It's often said that people who eat out regularly tend to gain weight, but a new study argues that doesn't have to be the case.
By using mindful eating strategies, people can frequent restaurants several times a week, the study finds, and drop pounds.
"The advice for weight loss is often just, 'Well, eat out less,' which is just not very realistic these days," said Gayle M. Timmerman, an associate professor at the University of Texas at Austin's School of Nursing and one of the study's authors. "For many people, it's an important part of their lifestyle and it's an important part of their social life -- even with the economic downturn."
Bearing this in mind, Timmerman and her colleagues devised a strategy to prevent weight gain in a group of 35 healthy Texans -- all middle-age women -- who eat out at least three times weekly. They coached the women for several hours over six weeks.
Though the intervention was aimed solely at weight maintenance and not weight loss, members of the group lost an average of nearly four pounds over six weeks without cutting back on the number of visits to restaurants, according to results published Tuesday in the Journal of Nutrition Education and Behavior.
Overall, the women cut their daily intake by about 300 calories -- only one-third which came from restaurants. That suggests the dining out strategies seeped into meals eaten at home.
So what exactly did the study participants do?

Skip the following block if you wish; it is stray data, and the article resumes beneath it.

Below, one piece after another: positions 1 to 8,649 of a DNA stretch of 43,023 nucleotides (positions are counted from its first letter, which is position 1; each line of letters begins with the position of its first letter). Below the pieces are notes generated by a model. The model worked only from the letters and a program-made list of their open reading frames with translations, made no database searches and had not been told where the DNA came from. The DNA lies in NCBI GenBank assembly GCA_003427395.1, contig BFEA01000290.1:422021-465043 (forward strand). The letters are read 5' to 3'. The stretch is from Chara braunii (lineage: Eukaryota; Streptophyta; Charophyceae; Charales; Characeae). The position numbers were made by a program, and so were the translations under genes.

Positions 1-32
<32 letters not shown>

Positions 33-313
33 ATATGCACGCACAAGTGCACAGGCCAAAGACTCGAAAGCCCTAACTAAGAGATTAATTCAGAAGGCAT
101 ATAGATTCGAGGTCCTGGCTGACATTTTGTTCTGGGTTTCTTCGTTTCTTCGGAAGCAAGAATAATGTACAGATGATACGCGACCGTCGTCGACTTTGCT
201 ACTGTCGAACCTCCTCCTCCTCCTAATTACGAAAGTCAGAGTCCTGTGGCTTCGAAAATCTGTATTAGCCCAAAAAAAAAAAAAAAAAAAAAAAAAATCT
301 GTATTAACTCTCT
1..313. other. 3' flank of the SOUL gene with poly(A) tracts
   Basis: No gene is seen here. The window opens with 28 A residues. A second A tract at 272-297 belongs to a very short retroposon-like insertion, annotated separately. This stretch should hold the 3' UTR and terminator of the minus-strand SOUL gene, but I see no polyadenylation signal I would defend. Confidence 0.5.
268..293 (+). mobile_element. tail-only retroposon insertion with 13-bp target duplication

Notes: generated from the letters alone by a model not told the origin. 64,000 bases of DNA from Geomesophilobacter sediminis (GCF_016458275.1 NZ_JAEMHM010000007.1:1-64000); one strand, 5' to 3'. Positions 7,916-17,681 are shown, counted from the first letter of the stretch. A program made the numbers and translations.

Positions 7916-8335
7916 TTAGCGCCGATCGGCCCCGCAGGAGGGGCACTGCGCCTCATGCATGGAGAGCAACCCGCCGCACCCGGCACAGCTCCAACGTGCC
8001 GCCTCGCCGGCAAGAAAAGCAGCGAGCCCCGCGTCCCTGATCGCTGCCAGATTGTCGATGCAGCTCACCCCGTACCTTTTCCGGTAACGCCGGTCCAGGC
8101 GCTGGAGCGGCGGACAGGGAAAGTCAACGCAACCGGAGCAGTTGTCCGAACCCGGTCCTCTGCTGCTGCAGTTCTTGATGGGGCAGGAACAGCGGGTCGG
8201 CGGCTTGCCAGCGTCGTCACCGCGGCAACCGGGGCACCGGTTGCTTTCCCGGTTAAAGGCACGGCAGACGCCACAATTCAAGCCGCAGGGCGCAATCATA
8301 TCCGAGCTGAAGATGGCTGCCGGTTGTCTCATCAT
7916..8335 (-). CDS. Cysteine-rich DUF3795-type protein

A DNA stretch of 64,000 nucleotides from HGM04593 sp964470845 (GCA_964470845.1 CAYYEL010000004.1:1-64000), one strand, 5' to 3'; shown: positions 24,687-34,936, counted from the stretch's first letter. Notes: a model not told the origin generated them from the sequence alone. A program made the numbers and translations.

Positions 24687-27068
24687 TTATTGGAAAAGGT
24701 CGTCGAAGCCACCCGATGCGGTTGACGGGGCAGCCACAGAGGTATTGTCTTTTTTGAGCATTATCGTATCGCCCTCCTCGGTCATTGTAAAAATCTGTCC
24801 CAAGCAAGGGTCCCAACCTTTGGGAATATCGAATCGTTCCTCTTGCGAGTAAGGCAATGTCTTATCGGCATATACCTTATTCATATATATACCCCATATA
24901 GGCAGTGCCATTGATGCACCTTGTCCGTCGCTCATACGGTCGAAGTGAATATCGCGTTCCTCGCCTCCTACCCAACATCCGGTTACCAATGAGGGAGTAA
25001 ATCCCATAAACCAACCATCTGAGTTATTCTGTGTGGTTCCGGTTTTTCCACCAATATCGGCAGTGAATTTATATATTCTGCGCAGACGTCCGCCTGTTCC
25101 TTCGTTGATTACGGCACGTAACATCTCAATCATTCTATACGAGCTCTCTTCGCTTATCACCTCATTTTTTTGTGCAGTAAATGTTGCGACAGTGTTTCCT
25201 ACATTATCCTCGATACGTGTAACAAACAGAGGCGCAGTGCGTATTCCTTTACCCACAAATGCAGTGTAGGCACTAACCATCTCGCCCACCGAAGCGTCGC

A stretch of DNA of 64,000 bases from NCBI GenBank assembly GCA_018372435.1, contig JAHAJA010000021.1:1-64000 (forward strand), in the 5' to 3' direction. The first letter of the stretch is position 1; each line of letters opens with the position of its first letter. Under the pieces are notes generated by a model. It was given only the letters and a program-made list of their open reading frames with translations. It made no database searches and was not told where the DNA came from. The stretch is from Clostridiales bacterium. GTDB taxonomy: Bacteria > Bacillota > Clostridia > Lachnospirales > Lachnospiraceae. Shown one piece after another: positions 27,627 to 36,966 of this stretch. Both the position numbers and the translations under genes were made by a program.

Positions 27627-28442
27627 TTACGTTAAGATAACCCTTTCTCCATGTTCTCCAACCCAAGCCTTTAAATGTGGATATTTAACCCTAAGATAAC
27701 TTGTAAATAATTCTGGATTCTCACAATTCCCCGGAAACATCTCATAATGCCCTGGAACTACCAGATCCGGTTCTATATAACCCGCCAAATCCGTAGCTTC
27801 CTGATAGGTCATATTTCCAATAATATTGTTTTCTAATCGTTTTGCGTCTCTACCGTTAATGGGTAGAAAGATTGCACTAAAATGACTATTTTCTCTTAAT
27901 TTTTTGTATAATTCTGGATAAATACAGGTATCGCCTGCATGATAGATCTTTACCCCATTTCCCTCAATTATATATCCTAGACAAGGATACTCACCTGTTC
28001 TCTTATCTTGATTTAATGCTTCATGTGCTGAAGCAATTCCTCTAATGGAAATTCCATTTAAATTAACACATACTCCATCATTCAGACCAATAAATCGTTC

Much of the intervention was basic knowledge-building, Timmerman told The Huffington Post.
The women learned about healthy alternatives and portion sizes. They asked themselves questions about what they were willing to substitute or change, and discussed healthy options specific to certain cuisines (for example, Italian, Chinese and Mexican) and meals (breakfast, dessert and beverages).
Another key component was mindfulness training.
Over the study's six weeks, the women were led through mindful eating meditations. They were given raisins and strawberries, which they were told to savor and to describe the smell, texture and taste. They tried hunger awareness exercises, taking time to question how full or satiated they were before eating more. Overall, the focus was both on limiting portions and on enjoying food.
"If you eat mindfully, you're paying attention -- you're more satisfied," Timmerman said. "How many times are people throwing french fries into their mouths when they're soggy and cold? If you're able to pay attention, if you really savor it when it's hot -- could you be satisfied with less?"